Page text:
• Resolver returns the results to the party originally asking “what is the address of this domain name?”

    • The answer may be: “there is no such domain name in the DNS system”.

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Root Servers in the DNS

  • There are 13 Root Servers in the DNS

  • Each of them has a complete table of the addresses of all TLD servers. This table is sometimes called the “Root Zone File.”

  • There can be many copies of each Root Server (using the “anycast” feature of the Internet routing system) and these copies can be anywhere in the Internet.

  • Each root server system is operated on a volunteer basis by an independent entity.

  • Changes to the Root Zone File must be approved by the US Department of Commerce (National Telecommunications and Information Agency) after approval by IANA.

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Internationalized Domain Names

  • IETF has developed standards for incorporating UNICODE strings into domain names. They are mapped into ASCII code strings of the form “xn--<ASCII sequence>

  • Current practices does not (yet) support “multi-lingual” Top Level Domains. Registration restriction tables may be needed for specific languages sets.

  • Introduction of multi-lingual domain names is proving to be complex. Higher level applications potentially mix up character codings (recent example from email exchange: German umlauts converted to Cyrillic characters!)

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Domain Name Registration

  • Registry: entity that maintains a database of second level domain name registrations and associated servers

  • Registrar: entity that accepts registrations from users on behalf of registries.

  • Registrars forward relevant information to Registries using standard protocols

  • Some TLD operators perform registrar and registry functions (e.g. many ccTLD operators)

  • Life of a Domain Name (unregistered, registered, registry hold, in redemption/grace period, expired…)

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  • Information about registrants (owner, administrative and technical contact) is kept in the WHOIS database along with many other kinds of information.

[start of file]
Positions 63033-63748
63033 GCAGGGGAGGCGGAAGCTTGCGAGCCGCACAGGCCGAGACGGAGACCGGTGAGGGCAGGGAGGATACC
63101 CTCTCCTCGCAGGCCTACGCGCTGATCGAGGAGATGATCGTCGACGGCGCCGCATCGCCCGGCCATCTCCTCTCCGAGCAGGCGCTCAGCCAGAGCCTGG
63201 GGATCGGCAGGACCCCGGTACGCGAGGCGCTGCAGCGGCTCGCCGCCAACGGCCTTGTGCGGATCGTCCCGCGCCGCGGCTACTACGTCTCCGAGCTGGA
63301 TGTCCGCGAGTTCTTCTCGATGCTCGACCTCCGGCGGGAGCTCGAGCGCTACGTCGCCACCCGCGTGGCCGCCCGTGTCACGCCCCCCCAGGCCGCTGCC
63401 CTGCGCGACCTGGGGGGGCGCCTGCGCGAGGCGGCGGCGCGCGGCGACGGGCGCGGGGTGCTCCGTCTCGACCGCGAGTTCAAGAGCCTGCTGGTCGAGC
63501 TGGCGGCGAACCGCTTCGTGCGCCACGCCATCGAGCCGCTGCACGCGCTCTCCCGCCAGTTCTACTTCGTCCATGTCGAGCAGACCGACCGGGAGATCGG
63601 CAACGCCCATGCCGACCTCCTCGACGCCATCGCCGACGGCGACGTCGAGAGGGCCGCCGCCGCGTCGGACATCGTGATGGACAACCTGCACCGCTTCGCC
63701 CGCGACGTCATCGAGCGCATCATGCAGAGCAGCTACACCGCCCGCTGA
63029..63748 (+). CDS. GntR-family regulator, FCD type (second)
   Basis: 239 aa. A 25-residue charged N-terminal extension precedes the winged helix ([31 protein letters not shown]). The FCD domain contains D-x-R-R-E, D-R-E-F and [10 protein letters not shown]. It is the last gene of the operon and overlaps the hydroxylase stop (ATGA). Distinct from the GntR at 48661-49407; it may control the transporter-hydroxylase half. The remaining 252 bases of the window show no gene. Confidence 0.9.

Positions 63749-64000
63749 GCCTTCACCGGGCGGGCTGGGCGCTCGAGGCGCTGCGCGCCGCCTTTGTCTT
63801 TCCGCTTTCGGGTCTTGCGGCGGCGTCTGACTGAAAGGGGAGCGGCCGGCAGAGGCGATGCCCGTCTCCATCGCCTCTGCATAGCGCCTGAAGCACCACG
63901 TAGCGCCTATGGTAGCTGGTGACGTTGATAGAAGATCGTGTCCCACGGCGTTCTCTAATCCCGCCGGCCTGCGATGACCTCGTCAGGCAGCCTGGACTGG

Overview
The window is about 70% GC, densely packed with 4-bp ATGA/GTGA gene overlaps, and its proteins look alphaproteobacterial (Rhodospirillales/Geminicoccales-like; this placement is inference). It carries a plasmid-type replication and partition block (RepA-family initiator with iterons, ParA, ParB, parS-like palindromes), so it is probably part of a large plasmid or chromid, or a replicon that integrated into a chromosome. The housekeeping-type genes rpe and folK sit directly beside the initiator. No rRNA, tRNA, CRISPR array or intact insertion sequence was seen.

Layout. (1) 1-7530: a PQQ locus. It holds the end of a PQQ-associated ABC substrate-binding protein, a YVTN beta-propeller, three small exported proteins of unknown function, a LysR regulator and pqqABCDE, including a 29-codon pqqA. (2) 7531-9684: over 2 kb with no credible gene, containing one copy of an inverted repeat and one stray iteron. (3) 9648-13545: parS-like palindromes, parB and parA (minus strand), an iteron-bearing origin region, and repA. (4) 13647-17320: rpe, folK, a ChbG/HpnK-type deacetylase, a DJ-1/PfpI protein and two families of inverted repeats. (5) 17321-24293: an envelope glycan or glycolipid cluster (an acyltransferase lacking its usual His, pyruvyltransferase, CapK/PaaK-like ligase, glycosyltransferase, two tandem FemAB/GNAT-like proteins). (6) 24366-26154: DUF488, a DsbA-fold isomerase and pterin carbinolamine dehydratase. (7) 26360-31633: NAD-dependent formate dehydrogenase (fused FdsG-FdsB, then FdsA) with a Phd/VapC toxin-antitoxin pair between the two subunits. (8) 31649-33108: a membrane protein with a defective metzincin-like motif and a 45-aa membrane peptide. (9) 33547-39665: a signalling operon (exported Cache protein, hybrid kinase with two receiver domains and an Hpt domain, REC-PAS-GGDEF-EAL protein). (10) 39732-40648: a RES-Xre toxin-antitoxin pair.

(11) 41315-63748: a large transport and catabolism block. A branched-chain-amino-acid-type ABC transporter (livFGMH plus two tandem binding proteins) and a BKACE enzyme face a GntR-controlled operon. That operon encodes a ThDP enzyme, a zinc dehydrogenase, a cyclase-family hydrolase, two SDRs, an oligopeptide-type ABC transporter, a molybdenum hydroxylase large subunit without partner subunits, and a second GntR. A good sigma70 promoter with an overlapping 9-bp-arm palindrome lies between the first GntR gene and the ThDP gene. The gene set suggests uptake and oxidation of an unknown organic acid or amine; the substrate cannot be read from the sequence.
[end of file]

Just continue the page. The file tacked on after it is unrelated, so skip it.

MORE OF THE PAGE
• There is much controversy over how much of this information should be publicly accessible and what should be protected (there are privacy, law enforcement and intellectual property protection issues involved.)

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  • One of the oldest Internet applications

  • <user mailbox ID>@<mailserver domain name>

  • Example: [email protected]

  • Mail clients retrieve email via IMAP or POP3 protocols. Some use WWW browsers, e.g. hotmail

  • Multimedia Internet Mail Extensions (MIME) allow for multiple attachments containing arbitrary content (including sound, video, imagery, programs, documents, …). Messages and attachments can be encrypted and sent this way for privacy.

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  • EMAIL is sent from the email client to an email relay using the Simple Mail Transport Protocol (SMTP).

  • A feature of DNS allows one relay to server as a proxy for another through a DNS “MX” entry:

  • XYZ.COM MX ABC.COM means ABC.COM serves as proxy for XYZ.COM

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  • SPAM is unsolicited commercial email and is sometimes consider the scourge of the Internet.

  • Many efforts are underway to limit the influx of spam, including legislation, technical measures to resist mail relay “hijacking” but the spammers find many ways to circumvent them.

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World Wide Web

  • Layered atop TCP/IP, WWW uses hypertext transport protocol (http) to carry objects encoded in Hypertext Markup Language (HTML) or Extensible Markup Language (XML) between browsers (clients) and servers.

  • Web Proxies can be configured to intervene between clients and servers acting as filters or as aggregators of web traffic, caching web pages for efficiency.